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Holiday decorations are planned well in advance by casino employees

Emily Aughinbaugh, Tribune staff writer

Although Stateline’s casino corridor lights up just weeks before Christmas, casino employees start planning and installing festive decorations months before the holiday season.

Phil Gielow, chief engineer of facilities at Harrah’s Lake Tahoe, has been overseeing the casino’s elaborate trimmings for 20 years.

Gielow said he and a group of six men start planning and hanging the lights, garland, wreaths and ornaments in October.



Many large decorations have been made by employees, according to Gielow, and every season new garnishes are added to the holiday mix.

This year, Gielow said more twinkling lights and wreaths adorn the valet area, which he thinks is the most appealing side of the building.




“We’re concentrating on the area where the guests come in,” Gielow said. “It’s very welcoming to people.”

John Packer, Harrah’s director of communications, said all the casino’s indoor and outdoor decorations seem to get bigger and better every season.

“There’s a little friendly competition (between the casinos),” Packer said. “Every year it gets a little merrier and brighter.”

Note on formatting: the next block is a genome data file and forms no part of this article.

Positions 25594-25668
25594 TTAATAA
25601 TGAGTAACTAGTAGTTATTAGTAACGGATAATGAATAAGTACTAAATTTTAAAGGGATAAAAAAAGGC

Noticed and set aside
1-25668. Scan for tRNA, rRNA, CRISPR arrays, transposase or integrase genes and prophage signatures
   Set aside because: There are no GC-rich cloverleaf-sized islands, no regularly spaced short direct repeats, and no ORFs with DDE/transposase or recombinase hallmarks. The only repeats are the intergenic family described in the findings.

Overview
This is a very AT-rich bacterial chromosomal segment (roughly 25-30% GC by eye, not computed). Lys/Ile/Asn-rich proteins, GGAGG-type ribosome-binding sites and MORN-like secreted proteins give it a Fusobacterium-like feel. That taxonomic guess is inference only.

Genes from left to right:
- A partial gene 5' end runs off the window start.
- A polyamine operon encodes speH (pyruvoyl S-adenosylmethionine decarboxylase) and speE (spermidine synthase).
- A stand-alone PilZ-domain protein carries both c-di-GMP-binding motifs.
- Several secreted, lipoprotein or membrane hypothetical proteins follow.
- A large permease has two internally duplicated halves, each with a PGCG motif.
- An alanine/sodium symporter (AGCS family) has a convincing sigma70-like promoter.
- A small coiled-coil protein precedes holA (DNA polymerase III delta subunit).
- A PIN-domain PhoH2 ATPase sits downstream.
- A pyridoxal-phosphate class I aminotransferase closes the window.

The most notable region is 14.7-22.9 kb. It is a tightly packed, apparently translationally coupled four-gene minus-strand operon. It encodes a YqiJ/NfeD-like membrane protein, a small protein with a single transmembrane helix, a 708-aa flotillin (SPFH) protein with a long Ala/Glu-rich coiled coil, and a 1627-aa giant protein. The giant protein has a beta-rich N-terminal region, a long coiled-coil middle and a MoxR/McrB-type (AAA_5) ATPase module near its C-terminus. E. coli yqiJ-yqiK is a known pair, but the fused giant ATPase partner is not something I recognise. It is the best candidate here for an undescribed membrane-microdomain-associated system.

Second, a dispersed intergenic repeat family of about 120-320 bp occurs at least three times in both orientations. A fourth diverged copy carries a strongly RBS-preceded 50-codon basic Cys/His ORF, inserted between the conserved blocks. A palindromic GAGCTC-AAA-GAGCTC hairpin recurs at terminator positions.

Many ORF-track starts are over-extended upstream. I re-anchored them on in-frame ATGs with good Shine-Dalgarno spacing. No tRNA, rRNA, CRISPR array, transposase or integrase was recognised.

Despite the equally grand trimmings that dress other Stateline casinos, Packer and Gielow remain loyal to Harrah’s.

“We try to think our (decorations) look the best,” Gielow said; and Harrah’s patrons agree with him.

“People really do like (the decorations),” Packer said. “We put up more and more every year, and they look great inside and out.”

All of Harrah’s twinkling lights shining from mid-December to after New Year’s come with a cost.

Gielow said electric bills increase about 3 percent during the season for giving, which is the hotel’s busiest time of year.

Packer said occupancy will go from 40 to 50 percent the week before Dec. 25 to 100 percent on Christmas Day through New Year’s Day.


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